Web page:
A running theme I am attempting to portray throughout the history of women’s involvement in American music is the power and potency of female images in the media. The polished perfection of women in music, often succumbing to men’s sexual preferences and desires, and later rejecting patriarchal ideals, portrays the shifting landscape of femininity sexuality, and gender relations over the course of history. Women in society, even today, are subject to being utilized as decoration for males and thus must transfigure their bodies to appeal to patriarchal standards to be accepted by mainstream media and heralded as attractive and therefore sexual. This societal pressure to conform to unattainable standards of unrealistic beauty has been a mental and physical battle since the concept of aesthetics has originated within American culture. These cultural expectations are especially heightened for women in the music industry, who have larger audiences of critics and must attain perfection in their roles as sexual icons for consumption within society. These insurmountable pressures are not only psychologically damaging but relentlessly perilous to women tormented by society’s standards of beauty, commonly resulting in irreparable damage to women’s physical states or in untimely deaths, and no demographic was more susceptible to these dangers than women even more obsessed with their bodies and roles as icons than their audiences were. Cass Elliot, of the Mamas and the Papas group of the 1960’s, discussed in my counterculture article, was especially sensitive to the slimmed down body ideals for women, the figures of which were closest to young prepubescent girls or men’s figures altogether. Cass Elliot’s large figure in contrast with these unattainable images caused her to experience extreme self-criticism, further resulting with in rapid fluctuations of weight. As a defined leader among her musical group, Elliot felt she did not receive appropriate credit for her musical work, being disregarded for her less than ideal figure and constantly compared to fellow female partner Michelle Philips, who fit the era’s notions of thinness as beauty and was regarded as “the pretty one” in comparison with Elliot. Elliot resorted to crash diets and unattainable levels of exercise, leading to her body and voice’s frailty and a lack of ability to preform musically, and sadly leading to her untimely death at the age of thirty-three due to her body’s inability to adjust to such unnatural weight transitions. The sad reality of body ideals for female artists is thus realized during the 1960’s in a viciously confrontational manner. Despite Elliot’s immense contributions and leadership to the Mamas and the Papas, for reasons as superficial as body weight and image Elliot’s musicality is diminished all in the name of beauty. The 1974 New York Times article memorializing her death is scattered with euphemisms that are downright offensive and trivializing to Elliot, such as the physician suggesting that Elliot had died from choking on a sandwich, a completely false notion hardly close to the actual cause of death, which is linked to her heart. The article describes her as the “largest, most visible member of the Mamas and the Papas,” serving as the “large, homey foil to the ethereal beauty…of Michelle Philips.” The author further insinuates how Elliot represented how “one didn’t have to be beautiful or thin to be successful and idolized…retaining her earthy image to the end.” I would think at the time of her death, as an established and celebrated musician, Elliot would be celebrated for her work instead of critiqued and recognized for her weight and physical appearance.
The seventies brought about one of the most heartbreaking and strongly felt losses within the female music community due to eating disorders: renowned singer Karen Carpenter of brother-sister duo The Carpenters. Karen Carpenter easily has one of the most recognizable and illustrious voices of the 1970’s, bringing intelligence, heart, and unusual integrity to popular music of the time period. While Karen initially began behind the safety of a drum-set when she and brother Richard started their famous musical duality, after substantial encouragement her voice was brought to the forefront of the project and forever remained the highlight of The Carpenters. Karen’s voice blends easily when needed, but is unavoidably focused upon for its smooth, effortless fluidity that transports and envelops the audience in its richness. Hits such as “Yesterday Once More,” “We’ve Only Just Begun,” and “Close to You” beautifully highlight Karen’s remarkable voice in its ability to captivate audiences with its delicate power (can you tell I’m a huge fan?). Behind her unparalleled voice however, Karen Carpenter harbored deep rooted insecurities as a result of pressures to lose weight instilled by society’s obsession with beauty and the idealistic, yet severely unrealistic thin body type. Anorexia consumed Karen’s personal life, her past scattered with painful heartbreak and a lack of a solid sense of identity. Instead of ignoring it, Karen let the media and American consumer culture define her worth through its outrageous notions of beauty. In the 1983 People magazine article describing her death, the article’s author executes a much more respectful attempt in honoring Karen’s death as opposed to the article describing the death of Cass Elliot’s, giving a detailed and troubling depiction of her life and the constant struggle with anorexia that Karen faced. Karen’s life decisions were largely dictated by her brother and musical partner Richard, an ex-employee of A&M saying that, “It always seemed as if she were under Richard’s thumb,” displaying how stressful the patriarchal control was over her perception of herself as an artist and a person, contorting her self-perceived image and driving her to a dangerous eating disorder. Karen’s anorexia exponentially expanded over time throughout her life, becoming an insatiable addiction to losing weight and resulting in a sudden heart failure at age 32 with the inability of her frail, skeletal body to handle new weight gain, her body collapsing as a direct result of her eating disorder.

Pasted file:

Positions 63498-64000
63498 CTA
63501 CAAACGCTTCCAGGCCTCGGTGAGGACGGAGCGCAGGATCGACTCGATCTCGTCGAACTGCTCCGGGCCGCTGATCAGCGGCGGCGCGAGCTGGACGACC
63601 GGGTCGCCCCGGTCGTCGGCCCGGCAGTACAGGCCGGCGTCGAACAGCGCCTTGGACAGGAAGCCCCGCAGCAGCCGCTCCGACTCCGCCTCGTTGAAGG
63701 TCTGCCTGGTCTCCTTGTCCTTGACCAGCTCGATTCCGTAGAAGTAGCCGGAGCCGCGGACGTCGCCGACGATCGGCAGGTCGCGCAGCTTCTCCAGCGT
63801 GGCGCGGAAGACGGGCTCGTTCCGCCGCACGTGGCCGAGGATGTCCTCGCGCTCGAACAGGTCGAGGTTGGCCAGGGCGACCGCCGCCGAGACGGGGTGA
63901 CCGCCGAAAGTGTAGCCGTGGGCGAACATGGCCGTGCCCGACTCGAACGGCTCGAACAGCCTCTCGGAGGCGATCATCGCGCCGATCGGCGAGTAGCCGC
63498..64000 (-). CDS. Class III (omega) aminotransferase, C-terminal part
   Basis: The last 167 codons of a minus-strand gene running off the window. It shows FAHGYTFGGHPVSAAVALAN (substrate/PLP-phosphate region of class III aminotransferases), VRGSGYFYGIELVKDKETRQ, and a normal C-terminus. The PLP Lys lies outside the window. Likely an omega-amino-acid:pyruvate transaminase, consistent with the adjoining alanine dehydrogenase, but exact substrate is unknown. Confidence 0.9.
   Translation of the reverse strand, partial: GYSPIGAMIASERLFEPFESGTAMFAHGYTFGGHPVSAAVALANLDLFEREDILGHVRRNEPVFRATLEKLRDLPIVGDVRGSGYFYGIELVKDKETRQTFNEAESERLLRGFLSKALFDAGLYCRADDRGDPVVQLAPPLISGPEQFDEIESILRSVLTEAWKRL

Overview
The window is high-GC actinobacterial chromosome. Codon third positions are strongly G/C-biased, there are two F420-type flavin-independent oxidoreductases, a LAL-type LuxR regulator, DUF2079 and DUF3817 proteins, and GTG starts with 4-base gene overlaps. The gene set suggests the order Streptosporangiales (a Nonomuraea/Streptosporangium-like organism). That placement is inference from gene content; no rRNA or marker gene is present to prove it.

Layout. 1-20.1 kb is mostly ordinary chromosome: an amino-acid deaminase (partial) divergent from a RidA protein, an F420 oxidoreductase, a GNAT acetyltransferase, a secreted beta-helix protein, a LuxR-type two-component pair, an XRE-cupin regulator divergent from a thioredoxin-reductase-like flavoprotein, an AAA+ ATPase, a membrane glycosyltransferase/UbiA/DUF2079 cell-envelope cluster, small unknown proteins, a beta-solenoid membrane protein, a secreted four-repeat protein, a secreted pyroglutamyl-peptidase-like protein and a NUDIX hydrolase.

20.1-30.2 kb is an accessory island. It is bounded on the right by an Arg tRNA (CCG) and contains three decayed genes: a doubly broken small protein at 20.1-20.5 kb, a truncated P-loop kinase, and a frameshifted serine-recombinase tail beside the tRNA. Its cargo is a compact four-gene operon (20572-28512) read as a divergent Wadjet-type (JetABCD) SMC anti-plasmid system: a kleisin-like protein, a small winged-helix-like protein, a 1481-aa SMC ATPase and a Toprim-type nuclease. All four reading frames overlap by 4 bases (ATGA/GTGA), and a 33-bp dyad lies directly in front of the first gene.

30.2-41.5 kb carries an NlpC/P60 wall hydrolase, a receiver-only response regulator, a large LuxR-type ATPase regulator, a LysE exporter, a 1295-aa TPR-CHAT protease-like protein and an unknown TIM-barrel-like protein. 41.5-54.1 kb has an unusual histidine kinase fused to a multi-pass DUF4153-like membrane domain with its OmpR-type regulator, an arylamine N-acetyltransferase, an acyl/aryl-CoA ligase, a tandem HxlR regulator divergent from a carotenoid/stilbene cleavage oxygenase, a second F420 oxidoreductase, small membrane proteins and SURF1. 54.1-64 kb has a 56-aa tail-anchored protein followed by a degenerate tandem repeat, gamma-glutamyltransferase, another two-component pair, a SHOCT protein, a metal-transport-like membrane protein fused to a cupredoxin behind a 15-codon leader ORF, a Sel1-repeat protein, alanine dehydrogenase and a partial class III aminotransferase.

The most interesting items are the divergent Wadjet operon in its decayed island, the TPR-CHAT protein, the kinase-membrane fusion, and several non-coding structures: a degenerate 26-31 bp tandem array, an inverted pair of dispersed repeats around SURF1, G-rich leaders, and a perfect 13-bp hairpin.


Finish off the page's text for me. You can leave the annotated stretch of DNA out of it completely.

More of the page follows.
The deaths of Cass Elliot and Karen Carpenter are tragic, unnecessary deaths of two highly influential female musicians suffocated by American beauty standards. Not only were their careers robbed from them, their entire lives were in despair long before their actual deaths, forever consumed and judged by society for their “inadequacies.” The limelight of the music industry places unreal pressure on successful women and pushes them to their limits, often to the point of execution. These deaths, however, have brought to the surface the real dangers of eating disorders, leading to publicity among young girls and an ever increasing realm of scientific discovery, rehabilitation, and support. With the immensely important meaning of outward image in the music industry among women (and men as well), women used eating disorders to distort and manipulate their outward image, and therefore mold their identities within the public. Unfortunately, the reliance on the public’s interpretation of identity results in the depression of the female artist, as well as an unclear sense of self. It is a shame that these talented women lacked the ability to define themselves before the ruthless audiences and beauty standards did the job for them, a practice that continues on into the modern era among all women and girls, but is a heightened experience in the music industry. While the deaths of Cass Elliot and Karen Carpenter are tragic and reveal the ugly face of American beauty, the recognition they acclaimed has ultimately been for the betterment of society for women and shifted society’s thoughts on beauty towards a progressively more accepting and loving attitudes.